Is God Love?
A Journey of Discovery
No one knows when a journey will begin, a journey of discovery. Sometimes the light of spirit moves us but the most important aspect of change is to recognize that change is needed. I was at that point in my life back in 1991. I had just buried my mother who suffered with a very debilitating form of Alzheimer’s disease. Shortly after, I was diagnosed with breast cancer, a circumstance which dictated change in my life. Clearly the loss of my mother left me with the feeling that I was on my own. My own diagnosis left me with the sense that I was alone. I wasn’t, but the loss of someone so important to my sense of self was devastating. There is something about the mother child-dynamic which does not exist on any other plane of life.
At the time, I was working as a charge nurse in the nursery of a small community hospital. Despite my grief and the disheartening diagnosis, I could not ignore the demands of a very intense and high pressured job. Strangely, the stress balanced the increasing depression associated with the surgery, therapy and radiation looming large in my future. Into that whirling pool of life’s challenges, I was confronted with little choice about my future. This is where I found that journey of discovery.
My job gave me the wonderful opportunity to meet so many families. I worked, and still do, in the Obstetrical unit. In my part of the city, we prided ourselves on providing service to the community in sixty-six languages. Compared to the larger corporate hospitals, our community based facility was considered small and low risk but the unique ability to provide culturally sensitive service brought us large volumes of fairly recent and ESL(English as a Second Language) immigrants. Despite our size we were busy.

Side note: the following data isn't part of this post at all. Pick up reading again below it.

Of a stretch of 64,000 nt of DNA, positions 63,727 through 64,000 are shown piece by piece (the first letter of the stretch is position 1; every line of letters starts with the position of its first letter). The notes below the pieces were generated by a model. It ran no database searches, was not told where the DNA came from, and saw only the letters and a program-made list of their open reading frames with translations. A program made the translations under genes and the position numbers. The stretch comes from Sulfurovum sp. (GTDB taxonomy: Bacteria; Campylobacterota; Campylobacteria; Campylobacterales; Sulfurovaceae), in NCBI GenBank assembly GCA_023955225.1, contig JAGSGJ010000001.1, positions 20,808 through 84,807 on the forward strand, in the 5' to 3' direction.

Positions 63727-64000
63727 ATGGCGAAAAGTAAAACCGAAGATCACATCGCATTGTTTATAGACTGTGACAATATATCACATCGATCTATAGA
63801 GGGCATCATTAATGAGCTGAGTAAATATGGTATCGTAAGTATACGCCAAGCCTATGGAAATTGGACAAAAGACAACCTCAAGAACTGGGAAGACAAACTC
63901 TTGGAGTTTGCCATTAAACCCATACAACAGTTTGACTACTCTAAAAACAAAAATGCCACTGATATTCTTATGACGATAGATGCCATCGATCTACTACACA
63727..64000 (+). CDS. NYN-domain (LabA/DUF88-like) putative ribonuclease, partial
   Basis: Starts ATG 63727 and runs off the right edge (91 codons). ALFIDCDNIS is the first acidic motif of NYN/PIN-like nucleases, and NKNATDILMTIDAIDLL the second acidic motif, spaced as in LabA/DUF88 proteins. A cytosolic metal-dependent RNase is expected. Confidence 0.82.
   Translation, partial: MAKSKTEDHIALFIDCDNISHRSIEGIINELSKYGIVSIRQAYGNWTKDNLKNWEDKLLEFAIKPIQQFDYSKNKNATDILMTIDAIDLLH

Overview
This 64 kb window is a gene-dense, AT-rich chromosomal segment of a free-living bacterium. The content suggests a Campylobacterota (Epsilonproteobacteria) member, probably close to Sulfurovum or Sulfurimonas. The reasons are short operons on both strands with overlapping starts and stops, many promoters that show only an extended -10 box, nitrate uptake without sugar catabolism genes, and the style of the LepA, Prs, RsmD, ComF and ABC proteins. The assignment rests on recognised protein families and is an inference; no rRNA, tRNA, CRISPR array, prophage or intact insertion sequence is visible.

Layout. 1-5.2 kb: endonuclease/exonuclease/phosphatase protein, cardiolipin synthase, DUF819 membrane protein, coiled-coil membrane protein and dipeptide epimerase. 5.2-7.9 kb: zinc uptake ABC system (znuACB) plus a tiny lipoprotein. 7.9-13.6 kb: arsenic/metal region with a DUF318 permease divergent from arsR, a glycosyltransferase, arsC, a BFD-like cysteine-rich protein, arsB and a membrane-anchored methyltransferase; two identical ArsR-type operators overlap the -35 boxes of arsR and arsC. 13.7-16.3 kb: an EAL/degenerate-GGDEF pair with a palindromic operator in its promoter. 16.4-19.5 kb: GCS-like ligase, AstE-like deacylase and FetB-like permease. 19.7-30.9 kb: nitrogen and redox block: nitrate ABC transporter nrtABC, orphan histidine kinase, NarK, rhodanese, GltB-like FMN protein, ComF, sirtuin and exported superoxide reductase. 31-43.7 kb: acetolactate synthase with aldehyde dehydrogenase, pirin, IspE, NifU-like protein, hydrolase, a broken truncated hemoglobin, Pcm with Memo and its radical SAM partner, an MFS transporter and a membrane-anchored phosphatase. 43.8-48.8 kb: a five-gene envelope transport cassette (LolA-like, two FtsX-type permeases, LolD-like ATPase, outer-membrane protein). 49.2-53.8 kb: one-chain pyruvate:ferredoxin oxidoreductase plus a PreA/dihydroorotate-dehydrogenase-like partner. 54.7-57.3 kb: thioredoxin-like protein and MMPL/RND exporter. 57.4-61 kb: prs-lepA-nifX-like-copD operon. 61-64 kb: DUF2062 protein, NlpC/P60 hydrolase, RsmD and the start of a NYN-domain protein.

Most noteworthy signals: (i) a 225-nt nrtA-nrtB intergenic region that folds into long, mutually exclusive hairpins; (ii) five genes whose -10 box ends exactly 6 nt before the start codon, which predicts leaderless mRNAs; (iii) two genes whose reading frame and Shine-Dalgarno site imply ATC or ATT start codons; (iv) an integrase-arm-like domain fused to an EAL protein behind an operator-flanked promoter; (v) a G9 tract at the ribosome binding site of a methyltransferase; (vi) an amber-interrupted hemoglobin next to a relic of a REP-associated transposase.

In 1991 Obstetrical prenatal assessments were not as sophisticated as we are now. I credit an early diagnosis and treatment with saving my life but for many women, the distress of moving to a new country and leaving behind close family was always compounded by the inability to provide adequate prenatal and general health histories. Many lives included factors of violence, abuse, war and death. Some families had barely escaped with their lives from war torn countries. Early diagnostic screening was an unheard of luxury for many of them. Receiving these women into our care presented great challenges. Many had children previously. Without an adequate medical history we were working in the dark. It would be impossible to articulate what I saw as a nurse during that challenging period of my life but what I learned from the intensity of care was that courage comes when we feel at our lowest ebb.
We are nothing if we don’t find out selves moved by the ways in which we learn from the stories of others. It was into this environment which I brought my own grief and fear and learned a lesson I will never forget.
I can’t recall every story I heard over the years but many are too compelling to be forgotten. When relevant I have tried, in so many ways, to share some anecdotes in other areas of my work. Sometimes the need to write about these experiences is overwhelming and this blog provides the time and space. It allows me to bring to light the story of one family, who changed my life and spiritually transported me into another world of understanding. Their story is not one of war and despair. I had heard horrific tales over and over from other families but this story was a simple crisis of faith and how their cultural heritage and belief systems were challenged. In order to save the life of their daughter they had to embrace change. In doing so, they brought me to a new understanding of the strength of the human spirit.
Part Two to follow soon.